Abuse, Christian Reconciliation, and Boundaries
May 15, 2012 Blogs, Family and Relationship Health, Life's Tough Questions by: Tim Jennings, M.D.

Hi Dr. J,

Where and how does one draw the line between Christian reconciliation and not having contact with an individual who is verbally abusive?

This person (a professed Christian) has a history of verbal abuse, anger, and has even indirectly threatened his ex-girlfriend. There has been repeated angry outbursts and verbal abuse, and each of these episodes has been followed by apologies, mingled with religious sentiments. She has tried to be his friend but each time she tries to accommodate his need for continued friendship, his anger at the consequent break-up always results in curses and abuses towards her. Her close friends and the online literature indicate that she should cut all contact. Is this the “Christian” thing to do? Or must she continually allow him to carry out his abuse in the name of forgiveness and reconciliation? 


Christian reconciliation is often confused with forgiving an offender and/or restoration of trust. The offended young lady, in her heart, needs to forgive in order to relieve her mind of bitterness, resentment, anger and allow herself to heal. However, forgiveness will only change her heart, not the heart or character of the abusive boyfriend. The abusive boyfriend must experience a genuine transformation of heart/character such that he loves others more than self before trust can be restored. The behavior you have described reveals that the boyfriend loves himself more than the young lady, and as long as he operates from a self-centered orientation he will inevitably betray and mistreat her in order to protect himself. Thus, while she needs to forgive so that she can heal, she should only trust when he, in fact is trustworthy.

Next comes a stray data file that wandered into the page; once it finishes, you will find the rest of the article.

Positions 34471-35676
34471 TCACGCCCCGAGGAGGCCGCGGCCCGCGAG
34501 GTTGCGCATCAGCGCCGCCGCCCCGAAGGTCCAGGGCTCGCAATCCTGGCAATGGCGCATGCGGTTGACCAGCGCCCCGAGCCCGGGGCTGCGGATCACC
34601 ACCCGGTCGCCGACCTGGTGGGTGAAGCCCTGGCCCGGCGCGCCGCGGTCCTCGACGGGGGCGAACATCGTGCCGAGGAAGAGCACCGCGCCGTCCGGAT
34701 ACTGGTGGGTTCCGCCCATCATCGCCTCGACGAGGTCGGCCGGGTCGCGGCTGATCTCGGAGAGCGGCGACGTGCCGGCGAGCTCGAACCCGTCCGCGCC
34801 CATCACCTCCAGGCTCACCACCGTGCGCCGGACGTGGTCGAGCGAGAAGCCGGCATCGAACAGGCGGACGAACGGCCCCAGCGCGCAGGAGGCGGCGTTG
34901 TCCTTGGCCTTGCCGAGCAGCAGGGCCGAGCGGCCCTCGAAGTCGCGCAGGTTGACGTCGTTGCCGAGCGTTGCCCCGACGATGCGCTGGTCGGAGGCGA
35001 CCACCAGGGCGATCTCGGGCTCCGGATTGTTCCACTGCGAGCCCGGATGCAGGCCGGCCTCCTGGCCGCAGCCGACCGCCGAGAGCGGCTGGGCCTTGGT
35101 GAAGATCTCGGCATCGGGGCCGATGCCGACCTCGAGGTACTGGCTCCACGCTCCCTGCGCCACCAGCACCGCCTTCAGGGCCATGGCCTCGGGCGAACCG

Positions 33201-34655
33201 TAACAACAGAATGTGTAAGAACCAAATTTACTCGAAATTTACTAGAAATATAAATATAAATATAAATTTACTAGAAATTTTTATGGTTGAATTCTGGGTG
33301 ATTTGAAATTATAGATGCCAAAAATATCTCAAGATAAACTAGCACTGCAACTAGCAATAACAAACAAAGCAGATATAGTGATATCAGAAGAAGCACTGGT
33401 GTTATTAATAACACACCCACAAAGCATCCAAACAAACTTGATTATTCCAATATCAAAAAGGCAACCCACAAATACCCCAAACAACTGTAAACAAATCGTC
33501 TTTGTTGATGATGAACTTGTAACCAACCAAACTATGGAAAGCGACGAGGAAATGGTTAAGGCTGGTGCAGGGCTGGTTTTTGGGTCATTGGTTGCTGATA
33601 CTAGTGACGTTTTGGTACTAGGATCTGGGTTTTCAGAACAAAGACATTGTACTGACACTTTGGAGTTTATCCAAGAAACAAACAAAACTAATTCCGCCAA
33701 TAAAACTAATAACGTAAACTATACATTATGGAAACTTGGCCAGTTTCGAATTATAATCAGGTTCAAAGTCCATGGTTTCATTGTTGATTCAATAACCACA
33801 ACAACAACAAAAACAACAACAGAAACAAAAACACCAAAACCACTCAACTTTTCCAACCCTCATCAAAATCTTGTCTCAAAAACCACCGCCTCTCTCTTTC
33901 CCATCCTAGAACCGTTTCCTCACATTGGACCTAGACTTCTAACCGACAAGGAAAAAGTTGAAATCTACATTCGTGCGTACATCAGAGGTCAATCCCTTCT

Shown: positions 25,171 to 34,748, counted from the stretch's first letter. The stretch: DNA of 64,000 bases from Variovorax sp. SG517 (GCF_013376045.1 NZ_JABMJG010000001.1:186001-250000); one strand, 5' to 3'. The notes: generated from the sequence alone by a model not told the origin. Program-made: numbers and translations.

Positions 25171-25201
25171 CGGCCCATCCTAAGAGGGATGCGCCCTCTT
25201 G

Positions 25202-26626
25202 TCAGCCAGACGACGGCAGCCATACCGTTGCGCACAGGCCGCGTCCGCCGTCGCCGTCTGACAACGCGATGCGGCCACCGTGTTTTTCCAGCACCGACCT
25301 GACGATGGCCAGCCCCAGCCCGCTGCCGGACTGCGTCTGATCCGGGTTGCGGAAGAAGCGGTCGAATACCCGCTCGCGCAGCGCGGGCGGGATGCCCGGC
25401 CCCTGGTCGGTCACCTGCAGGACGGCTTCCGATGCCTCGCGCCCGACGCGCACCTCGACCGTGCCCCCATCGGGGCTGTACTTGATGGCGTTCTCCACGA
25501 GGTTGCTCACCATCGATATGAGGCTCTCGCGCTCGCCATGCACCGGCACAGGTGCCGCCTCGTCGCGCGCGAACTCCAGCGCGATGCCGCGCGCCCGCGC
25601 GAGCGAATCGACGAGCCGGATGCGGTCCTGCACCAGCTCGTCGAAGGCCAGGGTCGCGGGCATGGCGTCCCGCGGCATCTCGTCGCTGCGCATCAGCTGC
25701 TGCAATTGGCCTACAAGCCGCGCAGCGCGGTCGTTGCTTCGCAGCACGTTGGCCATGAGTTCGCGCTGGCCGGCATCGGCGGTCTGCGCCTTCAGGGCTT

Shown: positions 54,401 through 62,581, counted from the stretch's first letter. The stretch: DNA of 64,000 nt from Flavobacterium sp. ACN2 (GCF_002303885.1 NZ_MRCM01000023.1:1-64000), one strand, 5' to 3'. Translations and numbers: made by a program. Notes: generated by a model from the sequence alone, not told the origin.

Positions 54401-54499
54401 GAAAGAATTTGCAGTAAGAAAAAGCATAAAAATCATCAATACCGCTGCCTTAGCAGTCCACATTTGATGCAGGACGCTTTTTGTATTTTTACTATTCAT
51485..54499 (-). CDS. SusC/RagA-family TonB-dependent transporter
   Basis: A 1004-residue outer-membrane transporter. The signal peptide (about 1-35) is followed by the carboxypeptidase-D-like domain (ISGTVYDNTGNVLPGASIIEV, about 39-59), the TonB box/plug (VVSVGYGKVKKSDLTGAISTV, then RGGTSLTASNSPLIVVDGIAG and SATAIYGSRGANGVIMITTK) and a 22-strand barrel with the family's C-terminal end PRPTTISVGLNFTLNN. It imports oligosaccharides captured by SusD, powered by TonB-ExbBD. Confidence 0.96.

Reconciliation is only possible when both the offended person forgives and the offender genuinely repents (experiences death to selfishness and love for others more than self). In the situation you have described the young lady can do nothing to cause a reconciliation because reconciliation is not possible as long as the abusive boyfriend remains as he is.

Her Christian duty is not to keep herself open to his mistreatment, but to use her influence as a positive example and witness to him of his own self-destructive behavior. Thus, the most loving action she can take, given the facts as you have described them, is to cut all ties – not because she is unloving, hard-hearted, unforgiving or mean, but because she loves him (as a Christian) too much to mislead him into thinking that his level of functioning is healthy or acceptable. In other words, she won’t have any contact with him because he is too unhealthy to handle such a relationship and to continue to do so assists him in self-destructive activities.

Finally, while being in a relationship like this is damaging to the young lady, it is even more damaging to the abusive man who, with each abusive act, hardens his own heart, sears his conscience, warps his character and takes himself further away from God’s healing plan. Understanding the devastating consequences that selfish behavior has on the perpetrator, allows for the Christian to set healthy boundaries, realizing it is the most loving and redemptive action possible.

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Tim Jennings, M.D. Timothy R. Jennings, M.D., is a board-certified psychiatrist, master psychopharmacologist, Distinguished Life Fellow of the American Psychiatric Association, Fellow of the Southern Psychiatric Association, and an international speaker. He served as president of the Southern and Tennessee Psychiatric Associations and is president and founder of Come and Reason Ministries. Dr. Jennings has authored many books, including The God-Shaped Brain, The God-Shaped Heart, and The Aging Brain. In 2022, Dr. Jennings became Chair of the Department of Psychiatry and Behavioral Health at Liberty University College of Osteopathic Medicine in Lynchburg, Virginia.